How does a deaf person enjoy music? How can they perform a song if they can't hear?
We have recently enjoyed of one of the most praised sign language performances at the Super Bowl, and many questions have emerged from hearing people.
Justina Miles, a deaf performer, shared with the audience (both deaf and hearing) a drop-jaw American Sign Language (ASL) performance for Rihanna during the pre-game and halftime Super Bowl shows. Know more here.
After this, many of you have asked how a deaf person can perform music.
Firs of all, any outstanding work involves lots of time and effort. Lots of hours reading the lyrics, studying the artist, their movements, how they perform..., and that is just the starting point!
Listening to music involves more than just ears. Deaf people can sense vibrations in the same part of the brain that others use for hearing.
Deaf performers internalise the beat/rhythm of the song in the core of their body using the vibrations of a surface – this could be for example the speakers or the floor. It is called "feeling" the music. Read here our article "How does a deaf person dance?".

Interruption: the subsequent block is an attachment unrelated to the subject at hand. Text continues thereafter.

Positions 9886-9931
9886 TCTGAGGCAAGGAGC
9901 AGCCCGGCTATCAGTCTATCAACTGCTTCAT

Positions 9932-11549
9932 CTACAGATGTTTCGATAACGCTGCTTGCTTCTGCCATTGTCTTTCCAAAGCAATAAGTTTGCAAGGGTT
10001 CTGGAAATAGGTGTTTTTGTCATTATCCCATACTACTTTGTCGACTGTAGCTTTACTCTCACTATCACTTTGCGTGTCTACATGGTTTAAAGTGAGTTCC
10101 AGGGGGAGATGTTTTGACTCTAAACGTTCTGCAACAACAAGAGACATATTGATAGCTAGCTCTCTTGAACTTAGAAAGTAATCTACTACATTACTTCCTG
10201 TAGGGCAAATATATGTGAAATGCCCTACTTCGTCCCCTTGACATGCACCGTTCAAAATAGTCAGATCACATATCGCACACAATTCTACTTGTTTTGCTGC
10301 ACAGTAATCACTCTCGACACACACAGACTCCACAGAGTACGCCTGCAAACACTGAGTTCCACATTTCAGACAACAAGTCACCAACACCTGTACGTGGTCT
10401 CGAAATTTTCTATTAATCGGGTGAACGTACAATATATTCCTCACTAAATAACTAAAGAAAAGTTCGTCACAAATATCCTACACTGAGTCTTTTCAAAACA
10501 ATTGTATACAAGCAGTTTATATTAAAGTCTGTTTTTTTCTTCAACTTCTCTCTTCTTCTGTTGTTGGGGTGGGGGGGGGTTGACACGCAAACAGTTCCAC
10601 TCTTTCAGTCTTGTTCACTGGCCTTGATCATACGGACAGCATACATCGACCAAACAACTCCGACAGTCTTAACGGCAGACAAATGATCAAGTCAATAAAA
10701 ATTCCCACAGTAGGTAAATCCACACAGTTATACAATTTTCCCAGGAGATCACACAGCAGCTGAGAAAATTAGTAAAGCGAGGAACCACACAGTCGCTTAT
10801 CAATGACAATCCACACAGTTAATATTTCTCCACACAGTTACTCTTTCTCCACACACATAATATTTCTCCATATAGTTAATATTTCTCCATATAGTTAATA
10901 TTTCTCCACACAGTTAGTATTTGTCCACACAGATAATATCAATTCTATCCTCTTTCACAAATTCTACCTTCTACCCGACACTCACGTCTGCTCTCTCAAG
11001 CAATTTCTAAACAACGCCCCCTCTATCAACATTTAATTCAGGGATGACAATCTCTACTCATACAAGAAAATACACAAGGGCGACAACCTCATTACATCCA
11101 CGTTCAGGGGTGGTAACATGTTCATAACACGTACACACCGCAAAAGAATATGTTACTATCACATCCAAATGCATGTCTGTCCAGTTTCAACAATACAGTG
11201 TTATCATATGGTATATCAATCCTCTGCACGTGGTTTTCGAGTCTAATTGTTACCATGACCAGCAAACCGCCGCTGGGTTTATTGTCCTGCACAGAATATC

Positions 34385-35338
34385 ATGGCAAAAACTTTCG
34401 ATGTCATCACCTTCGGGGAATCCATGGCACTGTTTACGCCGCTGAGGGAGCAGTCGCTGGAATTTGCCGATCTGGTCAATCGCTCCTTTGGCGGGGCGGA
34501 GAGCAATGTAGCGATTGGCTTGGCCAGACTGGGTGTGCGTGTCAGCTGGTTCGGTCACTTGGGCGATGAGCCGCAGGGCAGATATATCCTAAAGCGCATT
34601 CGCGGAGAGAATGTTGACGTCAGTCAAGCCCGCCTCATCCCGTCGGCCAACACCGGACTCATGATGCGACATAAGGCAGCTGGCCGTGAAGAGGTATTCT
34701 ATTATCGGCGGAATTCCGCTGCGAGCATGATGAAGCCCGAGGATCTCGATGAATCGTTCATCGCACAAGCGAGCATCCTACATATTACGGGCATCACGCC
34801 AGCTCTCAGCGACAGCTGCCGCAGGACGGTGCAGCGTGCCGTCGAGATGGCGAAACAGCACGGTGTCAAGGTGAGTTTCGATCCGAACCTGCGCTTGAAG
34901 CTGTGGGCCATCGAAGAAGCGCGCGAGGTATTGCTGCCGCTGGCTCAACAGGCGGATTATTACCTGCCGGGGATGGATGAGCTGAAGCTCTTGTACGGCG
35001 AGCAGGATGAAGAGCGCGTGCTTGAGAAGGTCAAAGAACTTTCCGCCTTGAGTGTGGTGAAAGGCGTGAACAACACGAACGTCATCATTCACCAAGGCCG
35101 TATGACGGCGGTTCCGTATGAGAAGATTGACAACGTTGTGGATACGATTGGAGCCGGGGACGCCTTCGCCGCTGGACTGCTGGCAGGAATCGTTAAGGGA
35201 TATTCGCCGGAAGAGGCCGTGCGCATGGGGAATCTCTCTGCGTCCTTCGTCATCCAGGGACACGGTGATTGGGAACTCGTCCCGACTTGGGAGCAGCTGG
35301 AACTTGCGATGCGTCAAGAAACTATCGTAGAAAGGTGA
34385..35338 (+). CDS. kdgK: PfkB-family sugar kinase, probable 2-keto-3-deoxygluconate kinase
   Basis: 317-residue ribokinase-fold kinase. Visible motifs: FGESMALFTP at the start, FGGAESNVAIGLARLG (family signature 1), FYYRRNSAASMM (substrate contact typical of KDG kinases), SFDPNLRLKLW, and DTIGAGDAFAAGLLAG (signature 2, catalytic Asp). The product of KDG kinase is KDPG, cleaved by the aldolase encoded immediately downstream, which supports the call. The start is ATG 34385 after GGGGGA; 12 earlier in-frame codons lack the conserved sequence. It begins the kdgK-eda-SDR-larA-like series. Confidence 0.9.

Apart from that, and depending on the level of deafness, deaf performers might have a hearing interpreter maybe sitting in front of them and facing them, to give them visual cues to let them know when the music has started, if there is any change on the lyrics etc....
In this case, Justina is deaf herself, and her first language is ASL (American Sign Language). So, being deaf, plus lots of hours of practise, her high-energy and natural talent, made her the best person to perform this show for the deaf audience.
We cannot praise her work enough, bringing music to a Deaf audience and enhancing the experience of the hearing viewers. It was a wonderful visual display for all who saw it!